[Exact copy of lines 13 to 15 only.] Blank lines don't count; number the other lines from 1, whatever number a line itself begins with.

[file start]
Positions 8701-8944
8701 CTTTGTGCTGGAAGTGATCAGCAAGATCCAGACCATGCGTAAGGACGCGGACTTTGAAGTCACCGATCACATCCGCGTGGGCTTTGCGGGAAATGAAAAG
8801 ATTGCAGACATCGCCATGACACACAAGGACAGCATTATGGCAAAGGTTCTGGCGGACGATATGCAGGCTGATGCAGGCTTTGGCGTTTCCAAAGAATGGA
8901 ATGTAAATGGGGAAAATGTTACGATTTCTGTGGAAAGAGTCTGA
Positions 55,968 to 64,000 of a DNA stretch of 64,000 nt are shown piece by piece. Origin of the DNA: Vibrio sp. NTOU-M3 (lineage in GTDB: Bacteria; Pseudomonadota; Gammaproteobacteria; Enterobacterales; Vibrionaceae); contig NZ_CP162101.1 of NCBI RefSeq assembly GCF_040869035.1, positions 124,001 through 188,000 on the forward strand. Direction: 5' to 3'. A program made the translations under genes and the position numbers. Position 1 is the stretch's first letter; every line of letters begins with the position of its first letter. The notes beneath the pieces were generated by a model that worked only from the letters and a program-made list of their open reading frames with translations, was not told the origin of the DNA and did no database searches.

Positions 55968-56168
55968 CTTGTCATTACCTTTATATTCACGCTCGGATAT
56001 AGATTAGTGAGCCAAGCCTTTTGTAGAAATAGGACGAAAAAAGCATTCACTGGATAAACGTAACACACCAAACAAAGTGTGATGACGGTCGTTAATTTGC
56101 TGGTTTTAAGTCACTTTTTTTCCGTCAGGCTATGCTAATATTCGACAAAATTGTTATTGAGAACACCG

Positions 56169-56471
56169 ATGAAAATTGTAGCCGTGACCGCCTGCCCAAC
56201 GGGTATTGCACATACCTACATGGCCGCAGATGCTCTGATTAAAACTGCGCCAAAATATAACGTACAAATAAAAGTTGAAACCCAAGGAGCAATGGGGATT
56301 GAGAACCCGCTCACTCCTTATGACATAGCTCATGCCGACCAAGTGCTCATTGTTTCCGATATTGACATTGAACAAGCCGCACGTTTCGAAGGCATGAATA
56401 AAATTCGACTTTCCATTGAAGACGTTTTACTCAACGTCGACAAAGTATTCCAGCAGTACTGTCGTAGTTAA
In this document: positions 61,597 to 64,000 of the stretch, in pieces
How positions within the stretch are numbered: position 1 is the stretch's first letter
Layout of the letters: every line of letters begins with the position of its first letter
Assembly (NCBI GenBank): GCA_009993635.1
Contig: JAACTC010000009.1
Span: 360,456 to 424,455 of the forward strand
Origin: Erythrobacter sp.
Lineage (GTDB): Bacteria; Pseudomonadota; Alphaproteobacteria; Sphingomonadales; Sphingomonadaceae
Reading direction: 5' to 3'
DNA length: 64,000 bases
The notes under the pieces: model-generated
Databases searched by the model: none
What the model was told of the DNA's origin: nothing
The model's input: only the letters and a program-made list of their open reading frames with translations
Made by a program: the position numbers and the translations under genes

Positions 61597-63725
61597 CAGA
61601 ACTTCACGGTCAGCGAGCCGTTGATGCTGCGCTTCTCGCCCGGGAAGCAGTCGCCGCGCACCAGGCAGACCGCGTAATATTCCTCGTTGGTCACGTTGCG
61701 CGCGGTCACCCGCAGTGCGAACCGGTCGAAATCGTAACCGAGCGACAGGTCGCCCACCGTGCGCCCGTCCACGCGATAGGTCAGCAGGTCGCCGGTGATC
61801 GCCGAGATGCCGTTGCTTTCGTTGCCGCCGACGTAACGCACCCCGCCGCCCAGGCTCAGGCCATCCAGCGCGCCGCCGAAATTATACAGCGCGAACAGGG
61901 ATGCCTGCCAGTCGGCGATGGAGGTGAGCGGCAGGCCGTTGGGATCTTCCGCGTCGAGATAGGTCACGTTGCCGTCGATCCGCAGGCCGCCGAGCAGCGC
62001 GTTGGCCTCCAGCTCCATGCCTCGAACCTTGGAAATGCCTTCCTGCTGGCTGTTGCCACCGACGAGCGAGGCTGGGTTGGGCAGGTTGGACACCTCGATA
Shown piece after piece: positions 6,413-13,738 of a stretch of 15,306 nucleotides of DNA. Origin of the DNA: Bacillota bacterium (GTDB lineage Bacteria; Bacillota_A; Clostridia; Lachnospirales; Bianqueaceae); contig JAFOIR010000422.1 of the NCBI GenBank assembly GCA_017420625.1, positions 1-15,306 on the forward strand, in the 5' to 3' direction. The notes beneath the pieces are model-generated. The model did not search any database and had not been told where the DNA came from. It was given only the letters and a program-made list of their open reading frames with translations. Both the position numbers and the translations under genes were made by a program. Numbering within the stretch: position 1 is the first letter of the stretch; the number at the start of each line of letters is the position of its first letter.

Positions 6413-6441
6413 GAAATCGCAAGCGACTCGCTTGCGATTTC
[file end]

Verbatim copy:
56301 GAGAACCCGCTCACTCCTTATGACATAGCTCATGCCGACCAAGTGCTCATTGTTTCCGATATTGACATTGAACAAGCCGCACGTTTCGAAGGCATGAATA
56401 AAATTCGACTTTCCATTGAAGACGTTTTACTCAACGTCGACAAAGTATTCCAGCAGTACTGTCGTAGTTAA
In this document: positions 61,597 to 64,000 of the stretch, in pieces